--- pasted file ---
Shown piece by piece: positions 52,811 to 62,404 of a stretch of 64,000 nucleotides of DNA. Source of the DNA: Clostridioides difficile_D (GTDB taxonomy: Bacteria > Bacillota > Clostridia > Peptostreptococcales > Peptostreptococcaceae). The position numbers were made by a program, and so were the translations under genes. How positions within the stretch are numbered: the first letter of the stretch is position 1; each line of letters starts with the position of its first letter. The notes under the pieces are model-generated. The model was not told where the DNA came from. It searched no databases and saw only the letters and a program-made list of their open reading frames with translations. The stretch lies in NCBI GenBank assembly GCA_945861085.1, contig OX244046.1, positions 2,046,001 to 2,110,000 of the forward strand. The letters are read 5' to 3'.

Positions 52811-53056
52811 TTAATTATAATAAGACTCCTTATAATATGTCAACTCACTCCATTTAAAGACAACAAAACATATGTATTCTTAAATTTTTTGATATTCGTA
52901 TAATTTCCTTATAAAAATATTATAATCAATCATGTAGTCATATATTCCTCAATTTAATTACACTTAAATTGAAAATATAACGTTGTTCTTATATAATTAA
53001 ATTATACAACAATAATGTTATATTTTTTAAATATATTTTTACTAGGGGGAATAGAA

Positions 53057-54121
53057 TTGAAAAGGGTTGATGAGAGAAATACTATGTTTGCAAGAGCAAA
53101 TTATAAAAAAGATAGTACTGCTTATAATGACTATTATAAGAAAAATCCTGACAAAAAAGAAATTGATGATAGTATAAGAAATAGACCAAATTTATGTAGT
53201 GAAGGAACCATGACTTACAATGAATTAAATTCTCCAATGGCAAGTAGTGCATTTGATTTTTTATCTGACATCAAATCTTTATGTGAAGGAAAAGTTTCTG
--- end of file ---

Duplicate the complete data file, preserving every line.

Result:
Shown piece by piece: positions 52,811 to 62,404 of a stretch of 64,000 nucleotides of DNA. Source of the DNA: Clostridioides difficile_D (GTDB taxonomy: Bacteria > Bacillota > Clostridia > Peptostreptococcales > Peptostreptococcaceae). The position numbers were made by a program, and so were the translations under genes. How positions within the stretch are numbered: the first letter of the stretch is position 1; each line of letters starts with the position of its first letter. The notes under the pieces are model-generated. The model was not told where the DNA came from. It searched no databases and saw only the letters and a program-made list of their open reading frames with translations. The stretch lies in NCBI GenBank assembly GCA_945861085.1, contig OX244046.1, positions 2,046,001 to 2,110,000 of the forward strand. The letters are read 5' to 3'.

Positions 52811-53056
52811 TTAATTATAATAAGACTCCTTATAATATGTCAACTCACTCCATTTAAAGACAACAAAACATATGTATTCTTAAATTTTTTGATATTCGTA
52901 TAATTTCCTTATAAAAATATTATAATCAATCATGTAGTCATATATTCCTCAATTTAATTACACTTAAATTGAAAATATAACGTTGTTCTTATATAATTAA
53001 ATTATACAACAATAATGTTATATTTTTTAAATATATTTTTACTAGGGGGAATAGAA

Positions 53057-54121
53057 TTGAAAAGGGTTGATGAGAGAAATACTATGTTTGCAAGAGCAAA
53101 TTATAAAAAAGATAGTACTGCTTATAATGACTATTATAAGAAAAATCCTGACAAAAAAGAAATTGATGATAGTATAAGAAATAGACCAAATTTATGTAGT
53201 GAAGGAACCATGACTTACAATGAATTAAATTCTCCAATGGCAAGTAGTGCATTTGATTTTTTATCTGACATCAAATCTTTATGTGAAGGAAAAGTTTCTG